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Michael D. Calhoun's picture

[A] court can provide an economically rational solution when the investors or servicers do not.

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Sherrif Thomas J. Dart's picture

Durbin's plan is exactly the type of bold stand American homeowners need.

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Henry E. Hildebrand's picture

Traditional tools to deal with mortgage defaults are proving to be inadequate to handle the problem.

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Lynn M. Lopucki's picture

The bankers still don't have people in place with the knowledge, skills and incentives to deal with the crisis.

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Unattributed's picture

“[Congress] should insist that borrowers be given a chance to modify their mortgages under bankruptcy court protection . . .

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Wade Henderson's picture

[The bill] is a strong and thoughtful proposal that will save families from losing their homes.

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Jack Kemp's picture

I particularly appreciate the opportunity to reemphasize the importance of the homeownership culture in America.

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There is a better option

James Raider's picture

Where is the common sense?

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Rubin and Eisenberg's picture

Billions of dollars may be lost as underwater homeowners rush to re-write mortgages

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Dr. Christopher J. Mayer's picture

Amending the Bankruptcy Code to permit cram down of first mortgages would generate serious lending risks.

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Rod S. Dubitsky's picture

If servicers can't handle documenting a large amount of loan mods, why assume the bankruptcy courts can?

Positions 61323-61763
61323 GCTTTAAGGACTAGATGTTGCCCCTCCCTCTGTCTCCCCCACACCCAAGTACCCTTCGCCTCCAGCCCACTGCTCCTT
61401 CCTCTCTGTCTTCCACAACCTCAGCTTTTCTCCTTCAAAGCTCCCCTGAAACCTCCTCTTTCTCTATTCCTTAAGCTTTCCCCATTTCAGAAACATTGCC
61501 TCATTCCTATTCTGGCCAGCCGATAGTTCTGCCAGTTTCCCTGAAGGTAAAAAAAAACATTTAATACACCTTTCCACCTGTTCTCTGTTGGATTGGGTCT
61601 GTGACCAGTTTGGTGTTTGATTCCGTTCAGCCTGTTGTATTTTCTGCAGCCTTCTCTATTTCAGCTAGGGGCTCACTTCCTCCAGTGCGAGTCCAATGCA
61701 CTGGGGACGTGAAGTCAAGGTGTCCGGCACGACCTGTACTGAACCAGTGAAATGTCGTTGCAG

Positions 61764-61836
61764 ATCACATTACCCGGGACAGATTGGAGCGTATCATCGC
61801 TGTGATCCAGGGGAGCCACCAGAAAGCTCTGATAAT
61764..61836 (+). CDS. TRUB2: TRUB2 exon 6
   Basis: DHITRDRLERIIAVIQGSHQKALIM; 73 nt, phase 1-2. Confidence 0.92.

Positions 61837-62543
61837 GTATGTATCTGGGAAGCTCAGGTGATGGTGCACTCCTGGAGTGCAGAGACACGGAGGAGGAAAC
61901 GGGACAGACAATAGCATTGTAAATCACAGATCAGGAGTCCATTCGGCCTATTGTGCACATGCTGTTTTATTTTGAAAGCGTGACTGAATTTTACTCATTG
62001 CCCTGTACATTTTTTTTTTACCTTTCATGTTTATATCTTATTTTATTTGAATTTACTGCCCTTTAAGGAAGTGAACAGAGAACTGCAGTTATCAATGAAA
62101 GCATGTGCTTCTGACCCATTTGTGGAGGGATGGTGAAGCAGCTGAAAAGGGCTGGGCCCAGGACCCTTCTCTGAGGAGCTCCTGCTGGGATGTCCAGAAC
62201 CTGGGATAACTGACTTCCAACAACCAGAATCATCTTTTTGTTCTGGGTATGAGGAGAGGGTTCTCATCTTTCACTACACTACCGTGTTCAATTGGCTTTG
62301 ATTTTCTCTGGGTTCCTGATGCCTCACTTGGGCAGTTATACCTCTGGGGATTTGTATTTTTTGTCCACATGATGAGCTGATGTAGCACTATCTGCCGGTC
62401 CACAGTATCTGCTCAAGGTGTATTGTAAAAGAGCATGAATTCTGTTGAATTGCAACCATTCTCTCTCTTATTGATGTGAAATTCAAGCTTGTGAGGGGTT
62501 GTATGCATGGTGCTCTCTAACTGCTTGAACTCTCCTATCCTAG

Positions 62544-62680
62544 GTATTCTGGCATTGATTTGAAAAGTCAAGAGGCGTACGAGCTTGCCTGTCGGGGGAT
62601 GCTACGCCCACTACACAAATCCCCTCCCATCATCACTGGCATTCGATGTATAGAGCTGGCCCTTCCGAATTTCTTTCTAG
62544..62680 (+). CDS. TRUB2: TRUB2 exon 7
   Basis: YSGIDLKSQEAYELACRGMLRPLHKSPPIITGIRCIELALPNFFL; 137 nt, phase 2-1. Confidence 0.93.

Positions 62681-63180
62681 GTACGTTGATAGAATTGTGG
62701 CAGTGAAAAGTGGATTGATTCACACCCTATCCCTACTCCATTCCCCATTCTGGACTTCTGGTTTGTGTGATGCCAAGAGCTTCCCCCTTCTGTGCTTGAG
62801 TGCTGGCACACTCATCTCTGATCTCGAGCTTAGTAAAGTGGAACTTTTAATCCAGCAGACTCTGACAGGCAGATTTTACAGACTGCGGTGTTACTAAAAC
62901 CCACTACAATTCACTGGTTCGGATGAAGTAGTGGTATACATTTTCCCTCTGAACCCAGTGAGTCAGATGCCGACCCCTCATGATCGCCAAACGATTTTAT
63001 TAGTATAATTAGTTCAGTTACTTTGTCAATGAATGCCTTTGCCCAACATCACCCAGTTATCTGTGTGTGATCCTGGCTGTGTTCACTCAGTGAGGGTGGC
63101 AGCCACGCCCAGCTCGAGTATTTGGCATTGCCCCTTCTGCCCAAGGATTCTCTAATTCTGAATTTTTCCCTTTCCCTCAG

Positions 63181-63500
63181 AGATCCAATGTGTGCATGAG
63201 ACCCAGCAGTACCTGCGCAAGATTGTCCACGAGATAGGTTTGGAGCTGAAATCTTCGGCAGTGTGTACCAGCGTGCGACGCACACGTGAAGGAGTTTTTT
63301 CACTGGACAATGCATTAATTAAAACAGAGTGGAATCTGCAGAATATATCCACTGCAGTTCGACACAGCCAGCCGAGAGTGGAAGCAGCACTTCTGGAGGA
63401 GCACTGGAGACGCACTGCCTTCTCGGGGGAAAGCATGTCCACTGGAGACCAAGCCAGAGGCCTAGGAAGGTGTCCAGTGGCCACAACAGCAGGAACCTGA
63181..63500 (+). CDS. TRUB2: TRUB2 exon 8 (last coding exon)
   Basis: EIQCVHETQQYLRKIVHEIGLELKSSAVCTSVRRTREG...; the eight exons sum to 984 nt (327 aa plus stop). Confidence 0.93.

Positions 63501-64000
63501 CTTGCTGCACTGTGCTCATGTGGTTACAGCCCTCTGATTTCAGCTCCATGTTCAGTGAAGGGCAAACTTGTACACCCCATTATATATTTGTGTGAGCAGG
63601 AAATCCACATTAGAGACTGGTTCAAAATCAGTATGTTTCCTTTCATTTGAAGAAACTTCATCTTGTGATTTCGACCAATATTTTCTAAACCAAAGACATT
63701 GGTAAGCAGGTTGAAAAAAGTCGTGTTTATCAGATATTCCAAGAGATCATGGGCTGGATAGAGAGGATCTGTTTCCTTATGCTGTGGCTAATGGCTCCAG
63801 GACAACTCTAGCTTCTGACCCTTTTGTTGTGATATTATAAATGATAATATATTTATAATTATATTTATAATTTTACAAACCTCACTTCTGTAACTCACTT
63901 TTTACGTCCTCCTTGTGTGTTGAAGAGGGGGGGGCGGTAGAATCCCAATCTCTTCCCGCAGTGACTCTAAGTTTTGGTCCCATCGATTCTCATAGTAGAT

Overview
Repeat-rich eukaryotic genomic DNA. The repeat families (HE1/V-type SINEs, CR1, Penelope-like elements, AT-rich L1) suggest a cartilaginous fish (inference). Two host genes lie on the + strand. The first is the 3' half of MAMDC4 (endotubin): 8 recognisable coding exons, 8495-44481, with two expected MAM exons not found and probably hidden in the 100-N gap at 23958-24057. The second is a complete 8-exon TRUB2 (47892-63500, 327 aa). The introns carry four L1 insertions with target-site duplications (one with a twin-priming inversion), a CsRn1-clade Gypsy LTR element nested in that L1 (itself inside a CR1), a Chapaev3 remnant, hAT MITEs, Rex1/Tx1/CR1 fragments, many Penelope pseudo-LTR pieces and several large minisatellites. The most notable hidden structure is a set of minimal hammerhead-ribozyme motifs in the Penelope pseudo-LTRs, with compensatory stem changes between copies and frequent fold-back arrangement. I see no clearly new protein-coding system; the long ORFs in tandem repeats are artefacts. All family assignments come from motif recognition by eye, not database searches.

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Andrew Jeffery's picture

The road to over-regulation has begun.

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Scott A. Stengel's picture

...a change to the bankruptcy laws is not the answer.

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Dr. Christopher J. Mayer's picture

Rather than using the bankruptcy courts, policymakers should consider focusing on the mortgage market.

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David G. Kittle's picture

One of the greatest potential destabilizing initiatives is 'cramdown' for home mortgages.

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Edward R. Morrison's picture

The current proposals to change the Bankruptcy Code are deeply problematic.

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Todd J. Zywicki's picture

A windfall for some troubled homeowners -- but its costs will be borne by aspiring future homeowners.

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Your Opinion

Legislation to permit bankruptcy judges to modify residential mortgages should address the appropriate valuation methods and procedures.

Agree Strongly
69% (49 votes)
Agree Somewhat
20% (14 votes)
Disagree Somewhat
6% (4 votes)
Disagree Strongly
6% (4 votes)
Total votes: 71
Date published: Mar 13, 2009

Allowing bankruptcy judges to modify residential mortgages will further reduce future credit to consumers.

Agree Strongly
25% (17 votes)
Agree Somewhat
13% (9 votes)
Disagree Somewhat
16% (11 votes)
Disagree Strongly
46% (31 votes)
Total votes: 68
Date published: Mar 13, 2009